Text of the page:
Industrial Hemp Tolerance to Flame Weeding
With the legalization of various hemp types across the United States, there is also interest in organic (chemical-free) production of hemp. This is especially true for those hemp types that are grown for various oils, for pharmaceutical and medical use, where chemical residues are not allowed. Weed control without chemicals can be challenging, however, one method of weed control that leaves no chemical residues in plants, soil or water is commonly known as flame weeding.
Hemp Herbicide Tolerance Series
Flame weeding is an acceptable weed control option in organic production. Flame weeding controls weeds by heating plant tissue which results in boiling water inside the cell, break-up of the proteins and ultimately the tissue death.
Based on our previous research, we have determined the tolerance level of six major agronomic crops to propane flaming. We have also determined how various weed species respond to broadcast flaming and that the propane rate of 10-12 gallons per acre was highly effective in controlling many weed species. For more information about flaming procedures check the Propane-Fueled Flame Weeding section of the 2020 Guide for Weed, Disease and Insect Management in Nebraska. Therefore, during the 2020 season we conducted a preliminary study at the Agronomy Farm by Mead, NE, with the objective of testing hemp tolerance to heat produced by flaming.
Industrial hemp (variety X-59 for fiber) was planted on June 8, 2020 in 30-inch rows, 0.5 inches deep and at about 20 thousand seeds per acre (10lbs/acre). A Total of five propane rates were applied to 18-24 inch tall hemp using a 4-row custom built flamer for research purposes (Photo 1). The rate structure was based on selecting a few rates above and below the recommended rate of 10 gal/acre (GPA), including 3, 6, 9, 12 and 15 GPA. The study was arranged in the randomized compete block design with 3 replications with 30-foot plots. Hemp injury ratings were conducted at 1, 7, 13, and 21 days after treatment (DAT) utilizing the scale from 0-100 (0=no injury; 100=dead plant). Weed control ratings were also conducted at 7 and 21 DAT. The study was terminated after the last rating.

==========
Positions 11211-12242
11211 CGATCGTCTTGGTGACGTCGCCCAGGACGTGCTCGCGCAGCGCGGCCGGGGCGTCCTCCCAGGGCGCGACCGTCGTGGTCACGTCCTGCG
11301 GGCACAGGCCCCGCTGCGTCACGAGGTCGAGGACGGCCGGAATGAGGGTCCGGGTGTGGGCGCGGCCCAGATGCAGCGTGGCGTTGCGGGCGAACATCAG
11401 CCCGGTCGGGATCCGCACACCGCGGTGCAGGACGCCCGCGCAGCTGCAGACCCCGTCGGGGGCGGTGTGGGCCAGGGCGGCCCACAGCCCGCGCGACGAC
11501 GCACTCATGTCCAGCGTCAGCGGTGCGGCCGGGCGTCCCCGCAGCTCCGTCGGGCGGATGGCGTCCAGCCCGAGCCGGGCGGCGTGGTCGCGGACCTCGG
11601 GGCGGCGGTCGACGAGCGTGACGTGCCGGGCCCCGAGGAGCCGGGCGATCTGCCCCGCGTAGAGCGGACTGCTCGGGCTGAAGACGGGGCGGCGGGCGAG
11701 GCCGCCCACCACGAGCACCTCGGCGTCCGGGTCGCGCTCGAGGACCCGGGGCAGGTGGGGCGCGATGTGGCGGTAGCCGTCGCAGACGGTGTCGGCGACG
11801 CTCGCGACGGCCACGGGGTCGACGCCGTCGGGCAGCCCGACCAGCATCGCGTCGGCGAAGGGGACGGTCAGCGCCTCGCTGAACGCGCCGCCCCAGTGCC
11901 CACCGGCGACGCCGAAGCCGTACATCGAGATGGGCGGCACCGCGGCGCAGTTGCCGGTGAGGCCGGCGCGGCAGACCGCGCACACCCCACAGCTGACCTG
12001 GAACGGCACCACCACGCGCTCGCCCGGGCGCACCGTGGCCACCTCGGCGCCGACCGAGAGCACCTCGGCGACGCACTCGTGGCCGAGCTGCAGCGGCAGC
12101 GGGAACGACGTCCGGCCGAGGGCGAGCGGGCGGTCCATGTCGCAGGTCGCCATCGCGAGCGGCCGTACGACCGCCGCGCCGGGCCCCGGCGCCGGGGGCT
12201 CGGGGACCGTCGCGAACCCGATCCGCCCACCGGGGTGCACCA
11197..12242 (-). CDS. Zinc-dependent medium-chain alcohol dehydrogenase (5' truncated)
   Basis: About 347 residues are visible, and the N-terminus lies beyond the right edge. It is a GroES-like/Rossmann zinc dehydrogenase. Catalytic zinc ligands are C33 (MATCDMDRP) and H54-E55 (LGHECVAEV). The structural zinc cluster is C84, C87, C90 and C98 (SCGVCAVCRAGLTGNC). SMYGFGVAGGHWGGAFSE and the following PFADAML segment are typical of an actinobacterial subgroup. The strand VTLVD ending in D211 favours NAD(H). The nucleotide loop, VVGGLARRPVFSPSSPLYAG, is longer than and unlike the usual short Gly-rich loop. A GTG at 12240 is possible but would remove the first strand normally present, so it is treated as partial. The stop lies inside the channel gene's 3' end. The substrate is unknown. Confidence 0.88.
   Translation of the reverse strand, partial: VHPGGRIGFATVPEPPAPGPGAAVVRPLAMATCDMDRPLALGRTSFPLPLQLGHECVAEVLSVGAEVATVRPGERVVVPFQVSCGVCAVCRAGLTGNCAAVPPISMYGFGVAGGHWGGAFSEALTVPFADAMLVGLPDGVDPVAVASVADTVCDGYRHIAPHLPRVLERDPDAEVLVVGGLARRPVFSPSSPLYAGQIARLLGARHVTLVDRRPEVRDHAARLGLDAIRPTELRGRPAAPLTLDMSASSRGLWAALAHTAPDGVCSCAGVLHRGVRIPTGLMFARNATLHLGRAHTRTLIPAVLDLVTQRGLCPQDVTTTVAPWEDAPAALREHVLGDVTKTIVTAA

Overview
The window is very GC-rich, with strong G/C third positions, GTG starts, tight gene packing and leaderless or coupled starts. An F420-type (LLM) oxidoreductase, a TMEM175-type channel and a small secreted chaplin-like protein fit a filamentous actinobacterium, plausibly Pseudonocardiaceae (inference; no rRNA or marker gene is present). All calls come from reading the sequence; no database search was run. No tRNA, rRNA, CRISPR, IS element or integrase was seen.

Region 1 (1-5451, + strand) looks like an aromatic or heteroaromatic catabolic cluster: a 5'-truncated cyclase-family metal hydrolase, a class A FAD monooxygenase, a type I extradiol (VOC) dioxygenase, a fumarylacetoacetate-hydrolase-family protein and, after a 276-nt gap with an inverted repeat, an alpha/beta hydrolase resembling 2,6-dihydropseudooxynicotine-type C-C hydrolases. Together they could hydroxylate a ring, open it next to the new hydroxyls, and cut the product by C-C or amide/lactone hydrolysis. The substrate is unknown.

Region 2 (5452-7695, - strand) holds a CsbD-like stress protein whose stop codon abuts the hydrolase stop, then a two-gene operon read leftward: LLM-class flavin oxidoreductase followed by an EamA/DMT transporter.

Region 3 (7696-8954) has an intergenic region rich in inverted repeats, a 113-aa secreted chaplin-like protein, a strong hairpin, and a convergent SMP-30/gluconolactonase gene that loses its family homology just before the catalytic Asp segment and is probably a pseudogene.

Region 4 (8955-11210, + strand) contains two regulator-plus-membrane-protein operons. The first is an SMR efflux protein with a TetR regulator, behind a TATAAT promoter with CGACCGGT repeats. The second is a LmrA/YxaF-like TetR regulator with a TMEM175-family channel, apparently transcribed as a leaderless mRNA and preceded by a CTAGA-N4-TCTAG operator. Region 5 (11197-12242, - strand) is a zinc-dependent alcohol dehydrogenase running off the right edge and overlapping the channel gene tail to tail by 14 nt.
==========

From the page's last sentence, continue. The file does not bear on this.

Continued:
Hemp exhibited relatively good tolerance to most of the tested propane rates. Visual injury levels ranged from 10-70% depending on the propane rate and time of rating. The highest injury rating (76%) was evident at 7 DAT in the plots treated with the highest propane rate (15 GPA). The recommended propane rate (10 GPA) caused about 40-60% injury at 7 DAT but only 20-30% injury by 21 DAT. This indicates that hemp injury was temporary in nature, which was evident in the form of leaf browning on the base of the plants, while the new growth was not affected. The transient nature of injuries suggests that flaming has potential for use in hemp after crop emergence (post-emergent).
|Propane rate (gallons/acre)||1DAT||7 DAT||13 DAT||21DAT|
|1. Propane rate of 15||50||76||40||26|
|2. Propane rate of 12||50||68||40||26|
|3. Propane rate of 9||47||40||43||30|
|4. Propane rate of 6||30||30||20||20|
|5. Propane rate of 3||20||20||20||13|
Weed control was excellent (Photo 2) with any of the three top propane rates (9, 12, or 15 GPA) (Table 2). Waterhemp and velvetleaf were both sensitive to heat, which was evident by control ratings of 85% at 7 DAT and 100% at 21 DAT (Table 2). Green foxtail was suppressed well (80%) at 7 DAT, however there was only 30% at 21 DAT, indicating much regrowth and recovery of the foxtail plants by 21 DAT. In such a situation, a second flaming can be conducted.
|Propane rate (gallons/acre)||------ 7 DAT -----||---- 21 DAT -----|
|1. Propane rate of 15||95||95||90||100||100||30|
|2. Propane rate of 12||98||87||80||100||100||30|
|3. Propane rate of 9||93||87||80||93||98||30|
|4. Propane rate of 6||50||50||50||33||33||30|
|5. Propane rate of 3||35||33||33||27||27||20|
Hemp exhibited relatively good tolerance to heat from propane flaming. Temporary injury could be considered acceptable since it was only at the base of the plants and lasted only for about two weeks (Photo 3). As expected, flaming provided excellent control of broadleaf weeds, while grasses may require multiple flaming treatments.